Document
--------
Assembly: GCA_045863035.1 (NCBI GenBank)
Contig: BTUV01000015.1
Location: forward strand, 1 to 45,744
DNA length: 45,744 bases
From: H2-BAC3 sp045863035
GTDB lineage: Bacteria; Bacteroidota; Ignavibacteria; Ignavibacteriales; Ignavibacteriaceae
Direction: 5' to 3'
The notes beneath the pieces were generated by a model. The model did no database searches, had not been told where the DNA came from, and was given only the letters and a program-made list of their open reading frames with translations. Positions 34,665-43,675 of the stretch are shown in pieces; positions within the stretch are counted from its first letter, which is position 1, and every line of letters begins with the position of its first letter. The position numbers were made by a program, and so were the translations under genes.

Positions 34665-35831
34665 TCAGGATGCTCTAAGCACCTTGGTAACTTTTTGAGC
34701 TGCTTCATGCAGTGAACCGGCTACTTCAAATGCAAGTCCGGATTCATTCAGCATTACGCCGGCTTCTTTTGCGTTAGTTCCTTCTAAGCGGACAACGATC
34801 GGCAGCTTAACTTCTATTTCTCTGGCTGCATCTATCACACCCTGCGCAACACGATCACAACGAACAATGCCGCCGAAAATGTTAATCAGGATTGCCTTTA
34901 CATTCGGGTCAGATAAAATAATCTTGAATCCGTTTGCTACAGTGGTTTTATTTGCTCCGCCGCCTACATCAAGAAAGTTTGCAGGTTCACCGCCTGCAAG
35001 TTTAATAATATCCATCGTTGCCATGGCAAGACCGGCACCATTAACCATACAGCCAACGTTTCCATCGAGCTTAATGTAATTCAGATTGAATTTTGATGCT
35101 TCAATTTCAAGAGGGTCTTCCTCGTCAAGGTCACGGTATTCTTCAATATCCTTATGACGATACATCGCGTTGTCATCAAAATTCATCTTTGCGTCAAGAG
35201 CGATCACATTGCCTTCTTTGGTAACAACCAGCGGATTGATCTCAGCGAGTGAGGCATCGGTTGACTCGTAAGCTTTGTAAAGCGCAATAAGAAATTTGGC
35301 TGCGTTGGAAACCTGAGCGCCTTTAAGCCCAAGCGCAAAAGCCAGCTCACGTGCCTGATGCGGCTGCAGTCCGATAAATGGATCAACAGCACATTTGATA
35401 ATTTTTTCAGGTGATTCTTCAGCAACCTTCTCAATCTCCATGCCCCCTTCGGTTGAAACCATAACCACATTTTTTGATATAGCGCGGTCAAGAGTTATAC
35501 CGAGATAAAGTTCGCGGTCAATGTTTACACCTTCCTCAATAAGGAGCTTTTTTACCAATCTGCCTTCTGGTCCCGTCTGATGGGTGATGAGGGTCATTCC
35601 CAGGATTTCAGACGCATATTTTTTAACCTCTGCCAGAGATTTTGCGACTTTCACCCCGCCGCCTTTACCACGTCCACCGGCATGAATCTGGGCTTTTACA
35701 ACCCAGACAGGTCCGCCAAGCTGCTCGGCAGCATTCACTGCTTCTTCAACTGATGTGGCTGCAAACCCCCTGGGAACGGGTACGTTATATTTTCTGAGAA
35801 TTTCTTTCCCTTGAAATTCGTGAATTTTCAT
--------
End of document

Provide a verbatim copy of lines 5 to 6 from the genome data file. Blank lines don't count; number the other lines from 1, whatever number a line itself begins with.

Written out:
From: H2-BAC3 sp045863035
GTDB lineage: Bacteria; Bacteroidota; Ignavibacteria; Ignavibacteriales; Ignavibacteriaceae